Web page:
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Stigma and Society's Perception of Mental Illness

I don't talk about my anxiety a lot. Part of that, I think, is because of how mental health stigma has shaped anxiety disorder as worries or thoughts that people can't seem to get past. It's difficult to explain to those people the depth of anxiety's impact, and sometimes even for those who do have a better concept and understanding of it, it can be tough to relay exactly how it feels.
Mental health crises can happen anywhere at any moment, such as in a public place. Time and time again, I've seen those public moments captured in photos and videos online, turning a moment of pain into a show that people seem to feel entitled to gawk at and criticize. This needs to stop because mental health crises are not spectacles. Making them into such is stigmatizing and potentially harmful to the individual struggling.
When you're up against something and constantly pushing back against it, it's inevitable to wonder if the efforts are achieving anything. For instance, are we making progress combatting mental health stigma? There are campaigns upon campaigns, advocates upon advocates, so many voices and messages joining and leading the conversations about mental wellness and mental illness alike year after year. Surely, we must be making some progress combatting mental health stigma, right?
Mental health stigma not only changes how we perceive people, but it also changes the perception of learned behavior. When we take a deeper dive into behaviors that are written off with the excuse of the person doing them being "unstable" or with even harsher language, such as "psycho," it becomes clearer how mental health stigma can mask learned poor behaviors.
Mental health stigma is easier than compassion for those who struggle with mental health issues. Have you ever thought about how easily people seem to stigmatize others for their mental health struggles? The words are part of commonplace conversation and the way people with mental illness are treated is almost commonplace behavior. It doesn't take effort to participate in stigma.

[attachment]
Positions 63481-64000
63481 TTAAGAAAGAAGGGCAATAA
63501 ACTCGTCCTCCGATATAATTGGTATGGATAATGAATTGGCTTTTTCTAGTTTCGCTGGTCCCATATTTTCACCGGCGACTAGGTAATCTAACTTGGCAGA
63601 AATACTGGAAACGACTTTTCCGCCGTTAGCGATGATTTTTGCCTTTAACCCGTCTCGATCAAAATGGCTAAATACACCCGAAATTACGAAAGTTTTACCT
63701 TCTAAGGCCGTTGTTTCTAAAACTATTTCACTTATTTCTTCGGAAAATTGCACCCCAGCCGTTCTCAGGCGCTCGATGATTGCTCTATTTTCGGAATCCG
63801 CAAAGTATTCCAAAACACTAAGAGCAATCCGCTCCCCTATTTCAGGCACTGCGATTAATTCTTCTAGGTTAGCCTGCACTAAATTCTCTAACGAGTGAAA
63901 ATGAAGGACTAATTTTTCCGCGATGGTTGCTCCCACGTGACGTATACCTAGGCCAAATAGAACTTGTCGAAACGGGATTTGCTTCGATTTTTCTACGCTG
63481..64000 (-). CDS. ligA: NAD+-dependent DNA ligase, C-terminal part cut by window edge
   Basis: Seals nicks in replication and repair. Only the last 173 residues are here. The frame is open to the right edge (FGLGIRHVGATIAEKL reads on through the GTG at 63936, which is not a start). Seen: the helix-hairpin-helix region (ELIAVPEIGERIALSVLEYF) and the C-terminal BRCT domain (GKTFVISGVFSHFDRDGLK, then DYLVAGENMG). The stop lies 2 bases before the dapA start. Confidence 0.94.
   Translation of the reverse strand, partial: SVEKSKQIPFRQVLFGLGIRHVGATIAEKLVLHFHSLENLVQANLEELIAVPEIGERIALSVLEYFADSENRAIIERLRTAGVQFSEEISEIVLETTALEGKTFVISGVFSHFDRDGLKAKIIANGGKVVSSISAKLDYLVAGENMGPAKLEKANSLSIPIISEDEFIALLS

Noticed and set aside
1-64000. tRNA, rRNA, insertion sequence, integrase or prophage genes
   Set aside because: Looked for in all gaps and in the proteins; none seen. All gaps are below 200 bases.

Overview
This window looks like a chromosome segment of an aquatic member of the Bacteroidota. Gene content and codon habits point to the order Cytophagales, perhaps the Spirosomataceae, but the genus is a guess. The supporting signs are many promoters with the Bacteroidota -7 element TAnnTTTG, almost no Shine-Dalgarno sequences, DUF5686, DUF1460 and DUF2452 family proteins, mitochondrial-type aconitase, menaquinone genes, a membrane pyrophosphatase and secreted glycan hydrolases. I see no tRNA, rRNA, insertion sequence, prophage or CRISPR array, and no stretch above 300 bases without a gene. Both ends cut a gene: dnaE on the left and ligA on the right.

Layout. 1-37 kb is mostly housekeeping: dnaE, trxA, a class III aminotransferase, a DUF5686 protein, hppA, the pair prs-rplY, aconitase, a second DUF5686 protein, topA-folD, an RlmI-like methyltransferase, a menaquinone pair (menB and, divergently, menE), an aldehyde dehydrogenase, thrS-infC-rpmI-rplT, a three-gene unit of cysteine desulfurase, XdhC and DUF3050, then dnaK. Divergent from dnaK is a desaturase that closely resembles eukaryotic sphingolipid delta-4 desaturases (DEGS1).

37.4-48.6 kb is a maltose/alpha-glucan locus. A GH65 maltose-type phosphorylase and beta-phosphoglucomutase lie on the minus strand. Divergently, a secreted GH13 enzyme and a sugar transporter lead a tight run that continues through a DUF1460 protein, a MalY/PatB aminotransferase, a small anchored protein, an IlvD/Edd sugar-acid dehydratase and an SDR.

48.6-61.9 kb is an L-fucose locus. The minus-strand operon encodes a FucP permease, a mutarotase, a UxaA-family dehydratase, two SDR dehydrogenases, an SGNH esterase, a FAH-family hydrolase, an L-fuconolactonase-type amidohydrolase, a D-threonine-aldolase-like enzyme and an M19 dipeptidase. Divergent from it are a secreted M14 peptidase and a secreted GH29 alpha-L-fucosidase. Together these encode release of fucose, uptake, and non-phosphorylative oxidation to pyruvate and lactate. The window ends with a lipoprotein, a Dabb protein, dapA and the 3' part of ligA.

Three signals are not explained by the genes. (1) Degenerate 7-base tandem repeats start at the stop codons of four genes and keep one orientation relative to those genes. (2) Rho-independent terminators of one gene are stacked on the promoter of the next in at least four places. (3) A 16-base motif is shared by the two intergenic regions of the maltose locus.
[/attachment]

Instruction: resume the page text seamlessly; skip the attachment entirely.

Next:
There are a number of facets in the relationship between hygiene and mental health stigma. We probably recognize that mental illness affects hygiene, but the relationship extends to how both are viewed and the overall impact because of that relationship. This is where stigma comes into the picture.
Privilege has a role in overcoming mental health stigma, although it's not often at the forefront of our conversations in this sphere. I hadn't thought about it until recently, but when I mull over it and think about the many ways that privilege manifests, I can absolutely see privilege's role in overcoming the stigma around mental health.
What does life look like beyond mental health stigma? I get this sense that we only see mental health stigma as this negative cloud hanging over living with mental illness, and then beyond that, it's all sunshine. We look toward that perceived sunshine with eagerness, but what I've discovered is it might not only be sunshine waiting for us.
To some degree, we're each aware mental health treatment is stigmatized, and that stigma is one of the barriers to people seeking professional guidance for mental illness and mental health struggles. What I don't think people would expect is how this stigma can also manifest in people's good intentions in conversations about mental health treatment.
During a time where the world is pushing for positivity and forward-moving action, it can be especially difficult when you're not able to do that. The fact of the matter is that it's okay to struggle with your mental health during difficult times and it's nothing to be ashamed of. Despite all the messages asserting that struggling isn't an acceptable response, it is.